In your college explorations, you’ll hear the term “HBCU” tossed around every now and then about a school. These letters stand for “Historically Black College and/or University”. The name conveys a few facts about the associated schools.
What is an HBCU?
By hearing this acronym, you understand that people established these schools with the primary purpose of serving the African American community before the Civil Rights Movement (1964). Most HBCUs—over 100 schools in total—were founded after the American Civil War. After Congress passed the Second Morrill Act of 1890, states who did not have integrated land grant colleges and universities had to establish land grant schools for black students.
Anyone can apply to an HBCU
HBCUs have always accepted students of other racial identities. Several of them now have larger percentages of non-African American students. Generally, these schools are located in the southern states. Formed in 2015, the Bipartisan HBCU Caucus advocates their interests in Congress. It has 30 Representatives as members of the caucus. HBCUs also receive funding from the federal government due to their historical status.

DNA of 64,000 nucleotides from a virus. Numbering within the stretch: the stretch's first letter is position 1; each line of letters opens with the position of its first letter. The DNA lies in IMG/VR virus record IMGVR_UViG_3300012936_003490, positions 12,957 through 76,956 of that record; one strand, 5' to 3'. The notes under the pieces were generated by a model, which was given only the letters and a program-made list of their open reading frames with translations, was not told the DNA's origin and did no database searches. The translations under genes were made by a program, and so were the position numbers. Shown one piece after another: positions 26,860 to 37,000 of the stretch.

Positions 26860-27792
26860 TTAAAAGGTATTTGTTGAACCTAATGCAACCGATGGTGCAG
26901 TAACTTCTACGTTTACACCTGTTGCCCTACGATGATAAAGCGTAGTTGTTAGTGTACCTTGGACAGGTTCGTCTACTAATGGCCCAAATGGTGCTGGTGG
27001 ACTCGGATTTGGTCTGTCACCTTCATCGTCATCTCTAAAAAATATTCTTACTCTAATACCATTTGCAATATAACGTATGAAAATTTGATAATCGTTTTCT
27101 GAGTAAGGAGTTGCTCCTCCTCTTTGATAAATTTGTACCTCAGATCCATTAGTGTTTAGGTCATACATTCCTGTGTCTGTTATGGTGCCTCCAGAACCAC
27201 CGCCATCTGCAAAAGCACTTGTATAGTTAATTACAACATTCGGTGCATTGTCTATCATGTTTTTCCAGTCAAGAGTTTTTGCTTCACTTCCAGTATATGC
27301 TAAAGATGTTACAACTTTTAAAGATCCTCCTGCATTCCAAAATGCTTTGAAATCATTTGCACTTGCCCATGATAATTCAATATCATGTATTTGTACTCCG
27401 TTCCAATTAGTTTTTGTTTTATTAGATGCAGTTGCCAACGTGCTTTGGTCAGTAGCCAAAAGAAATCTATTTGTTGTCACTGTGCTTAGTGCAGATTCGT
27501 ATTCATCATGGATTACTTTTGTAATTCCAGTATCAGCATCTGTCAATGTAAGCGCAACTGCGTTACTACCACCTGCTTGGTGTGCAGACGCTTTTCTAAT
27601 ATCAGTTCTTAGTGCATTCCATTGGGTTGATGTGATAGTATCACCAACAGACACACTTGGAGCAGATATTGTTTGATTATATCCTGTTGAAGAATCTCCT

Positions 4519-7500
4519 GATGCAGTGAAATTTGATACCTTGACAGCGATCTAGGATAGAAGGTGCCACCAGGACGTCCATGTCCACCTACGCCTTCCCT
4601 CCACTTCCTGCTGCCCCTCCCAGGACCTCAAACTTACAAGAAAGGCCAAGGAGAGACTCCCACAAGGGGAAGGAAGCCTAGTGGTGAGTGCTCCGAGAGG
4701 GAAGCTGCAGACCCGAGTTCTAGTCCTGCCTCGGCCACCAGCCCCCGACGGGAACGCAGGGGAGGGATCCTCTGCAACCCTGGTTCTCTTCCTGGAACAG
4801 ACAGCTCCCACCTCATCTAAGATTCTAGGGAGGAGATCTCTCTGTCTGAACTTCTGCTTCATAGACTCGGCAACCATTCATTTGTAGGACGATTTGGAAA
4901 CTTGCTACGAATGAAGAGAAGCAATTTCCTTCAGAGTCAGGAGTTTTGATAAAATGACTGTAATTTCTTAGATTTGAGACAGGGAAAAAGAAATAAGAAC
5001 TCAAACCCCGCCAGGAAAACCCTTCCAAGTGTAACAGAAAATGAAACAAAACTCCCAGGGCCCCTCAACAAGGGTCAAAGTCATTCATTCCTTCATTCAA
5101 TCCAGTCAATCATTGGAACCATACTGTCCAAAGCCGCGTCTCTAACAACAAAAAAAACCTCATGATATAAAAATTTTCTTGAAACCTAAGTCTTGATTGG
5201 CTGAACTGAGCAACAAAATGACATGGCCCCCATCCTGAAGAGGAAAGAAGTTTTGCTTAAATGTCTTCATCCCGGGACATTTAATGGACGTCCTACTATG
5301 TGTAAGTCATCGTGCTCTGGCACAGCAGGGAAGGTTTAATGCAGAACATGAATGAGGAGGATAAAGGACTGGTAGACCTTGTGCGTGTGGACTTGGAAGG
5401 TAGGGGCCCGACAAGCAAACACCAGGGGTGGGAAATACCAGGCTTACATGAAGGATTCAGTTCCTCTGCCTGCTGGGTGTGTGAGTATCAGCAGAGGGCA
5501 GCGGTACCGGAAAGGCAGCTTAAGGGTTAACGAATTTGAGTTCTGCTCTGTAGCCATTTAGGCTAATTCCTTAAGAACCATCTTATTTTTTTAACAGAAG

Though the black student populations have decreased at HBCUs, the schools maintain that they are continuing their original missions in providing academic opportunities for those who might not have many options (this Time article has some interesting points on this). Studies have shown that African American students tend to have better support systems at HBCUs. They also tend to be more comfortable in their sense of well-being after graduation according to this Gallup poll.
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